Contrast that with the other end of the scale, where individuals are making decisions what to do with their own property/own life situation, based on first-hand knowledge of them.

          Now, we’ve set the stage for talking about the problem realistically.

          Have to write more later…

          1. Clearly a difference in scale is evident, but I think that there is a greater commons here in the form of the nation-state.

            A minority (business owners, vote seeking democrats, etc), benefit a lot for each new immigrant with lower labor costs and a vote, and everyone else loses a bit with more pollution, more traffic, lower water quality, increased land cost. It seems to me the same as adding more animals to a grazing common…someone gains a lot, and the rest lose a bit for each additional animal grazing.

  29. Why do libertarians have this enormous blind spot when it come to immigration?

    Why on earth would someone that wants a free market economy want to import a culture that has a predisposition to socialism? An open border policy would spill over into the voting booth. How hard is this to understand?

    Every single policy that is antithetical to all that libertarians hold dear would be the core of the Latino lobby.

  30. Came across your blog when I was searching bing I have found the bit of info that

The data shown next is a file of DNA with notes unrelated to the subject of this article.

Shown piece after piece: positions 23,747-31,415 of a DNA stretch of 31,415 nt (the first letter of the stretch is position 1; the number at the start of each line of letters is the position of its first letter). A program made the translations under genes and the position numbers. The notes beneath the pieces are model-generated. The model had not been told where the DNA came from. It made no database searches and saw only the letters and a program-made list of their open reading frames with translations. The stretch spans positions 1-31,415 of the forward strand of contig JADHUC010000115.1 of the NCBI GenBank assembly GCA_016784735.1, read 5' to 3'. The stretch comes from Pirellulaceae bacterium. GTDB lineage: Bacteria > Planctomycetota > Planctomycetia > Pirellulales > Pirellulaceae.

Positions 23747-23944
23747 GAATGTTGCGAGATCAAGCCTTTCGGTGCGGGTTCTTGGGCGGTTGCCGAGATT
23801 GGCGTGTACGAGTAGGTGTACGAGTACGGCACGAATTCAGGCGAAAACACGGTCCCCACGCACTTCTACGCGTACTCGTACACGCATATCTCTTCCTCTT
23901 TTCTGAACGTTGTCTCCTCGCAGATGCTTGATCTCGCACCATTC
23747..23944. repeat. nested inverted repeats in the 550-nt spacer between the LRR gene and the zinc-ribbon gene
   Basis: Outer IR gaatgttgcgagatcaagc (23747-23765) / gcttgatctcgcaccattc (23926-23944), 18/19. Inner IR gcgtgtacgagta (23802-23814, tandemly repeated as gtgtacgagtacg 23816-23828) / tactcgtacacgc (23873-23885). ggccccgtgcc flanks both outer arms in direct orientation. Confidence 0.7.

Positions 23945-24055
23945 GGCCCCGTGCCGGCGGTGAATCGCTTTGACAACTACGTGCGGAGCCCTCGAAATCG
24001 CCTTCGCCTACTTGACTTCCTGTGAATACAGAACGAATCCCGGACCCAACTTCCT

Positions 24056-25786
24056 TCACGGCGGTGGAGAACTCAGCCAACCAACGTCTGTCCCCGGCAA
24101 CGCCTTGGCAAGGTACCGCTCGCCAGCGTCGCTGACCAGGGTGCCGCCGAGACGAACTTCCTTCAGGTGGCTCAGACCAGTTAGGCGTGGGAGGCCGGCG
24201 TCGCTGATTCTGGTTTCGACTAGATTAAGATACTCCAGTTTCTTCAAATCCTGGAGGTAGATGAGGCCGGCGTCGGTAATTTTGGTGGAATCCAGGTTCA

I found to be quite useful. You can visit my site about

  31. ThankS for the information you have shared.I like it very much. Looking forword to more post!

  32. I recently came accross your blog and have been reading along. I thought I would leave my first comment. I don’t know what to say except that I have enjoyed reading. Nice blog. I will keep visiting this blog very often.

  33. any architecture of the Sheepskin Ugg Boots , sheepskin congenital, applying mesh lining utter surprise and also a foreign bistered surface. Purchased in Australia as an affectionate use of the Ugg Boots Online Store shoe Arctic altitude and are therefore also used as ugh boots and ug boots

  34. What surprised you contemplate a bitter Uggs Australia Outlet boots ideal, love or like the prospects for the upgrade? in bearings which are in the midst of ambagious them again I will bring my Ugg Boots On Sale boots favored.

  35. plenty of Australians and their domestication, to carry out Ugg Sheepskin Boots assertive that the margin can be mounted to the load and the turmoil in the mild winter. Cheap women Uggs affordable precision of most visitors alike armpits website

  36. and a commentator for The Huffington Post. Mickey’s ma

  37. ecades, and Dorothy’s son Robert served as chancellor of th

  38. So it’s pandering to propose something that’s bad for America solely to attract votes.

Please to post comments

Comments are closed.